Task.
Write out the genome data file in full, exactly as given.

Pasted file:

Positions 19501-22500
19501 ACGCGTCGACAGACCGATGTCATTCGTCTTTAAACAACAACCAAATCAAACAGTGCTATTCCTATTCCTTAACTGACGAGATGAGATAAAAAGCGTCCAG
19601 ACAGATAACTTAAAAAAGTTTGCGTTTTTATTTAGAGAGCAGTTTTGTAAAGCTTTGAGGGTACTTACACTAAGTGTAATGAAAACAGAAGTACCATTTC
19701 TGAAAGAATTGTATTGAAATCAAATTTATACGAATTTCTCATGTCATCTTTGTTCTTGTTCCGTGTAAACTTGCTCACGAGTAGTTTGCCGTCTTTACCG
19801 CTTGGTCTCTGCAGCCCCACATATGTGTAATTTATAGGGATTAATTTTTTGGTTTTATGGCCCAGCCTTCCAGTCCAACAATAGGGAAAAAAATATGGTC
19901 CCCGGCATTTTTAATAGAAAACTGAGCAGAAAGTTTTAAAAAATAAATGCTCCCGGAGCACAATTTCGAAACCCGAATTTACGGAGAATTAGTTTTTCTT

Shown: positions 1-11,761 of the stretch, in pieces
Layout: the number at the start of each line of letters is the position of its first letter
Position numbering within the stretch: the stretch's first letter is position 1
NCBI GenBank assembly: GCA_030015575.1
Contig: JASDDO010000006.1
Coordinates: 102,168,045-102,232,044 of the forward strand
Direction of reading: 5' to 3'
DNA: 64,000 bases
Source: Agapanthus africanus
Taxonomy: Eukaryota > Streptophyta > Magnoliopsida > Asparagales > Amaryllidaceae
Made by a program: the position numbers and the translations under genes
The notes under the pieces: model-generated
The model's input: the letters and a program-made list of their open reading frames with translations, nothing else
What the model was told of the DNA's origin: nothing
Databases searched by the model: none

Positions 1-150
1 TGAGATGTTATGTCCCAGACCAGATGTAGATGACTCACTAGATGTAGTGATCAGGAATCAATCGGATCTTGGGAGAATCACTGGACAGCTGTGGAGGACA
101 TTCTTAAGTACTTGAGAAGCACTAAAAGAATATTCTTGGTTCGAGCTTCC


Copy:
Positions 19501-22500
19501 ACGCGTCGACAGACCGATGTCATTCGTCTTTAAACAACAACCAAATCAAACAGTGCTATTCCTATTCCTTAACTGACGAGATGAGATAAAAAGCGTCCAG
19601 ACAGATAACTTAAAAAAGTTTGCGTTTTTATTTAGAGAGCAGTTTTGTAAAGCTTTGAGGGTACTTACACTAAGTGTAATGAAAACAGAAGTACCATTTC
19701 TGAAAGAATTGTATTGAAATCAAATTTATACGAATTTCTCATGTCATCTTTGTTCTTGTTCCGTGTAAACTTGCTCACGAGTAGTTTGCCGTCTTTACCG
19801 CTTGGTCTCTGCAGCCCCACATATGTGTAATTTATAGGGATTAATTTTTTGGTTTTATGGCCCAGCCTTCCAGTCCAACAATAGGGAAAAAAATATGGTC
19901 CCCGGCATTTTTAATAGAAAACTGAGCAGAAAGTTTTAAAAAATAAATGCTCCCGGAGCACAATTTCGAAACCCGAATTTACGGAGAATTAGTTTTTCTT

Shown: positions 1-11,761 of the stretch, in pieces
Layout: the number at the start of each line of letters is the position of its first letter
Position numbering within the stretch: the stretch's first letter is position 1
NCBI GenBank assembly: GCA_030015575.1
Contig: JASDDO010000006.1
Coordinates: 102,168,045-102,232,044 of the forward strand
Direction of reading: 5' to 3'
DNA: 64,000 bases
Source: Agapanthus africanus
Taxonomy: Eukaryota > Streptophyta > Magnoliopsida > Asparagales > Amaryllidaceae
Made by a program: the position numbers and the translations under genes
The notes under the pieces: model-generated
The model's input: the letters and a program-made list of their open reading frames with translations, nothing else
What the model was told of the DNA's origin: nothing
Databases searched by the model: none

Positions 1-150
1 TGAGATGTTATGTCCCAGACCAGATGTAGATGACTCACTAGATGTAGTGATCAGGAATCAATCGGATCTTGGGAGAATCACTGGACAGCTGTGGAGGACA
101 TTCTTAAGTACTTGAGAAGCACTAAAAGAATATTCTTGGTTCGAGCTTCC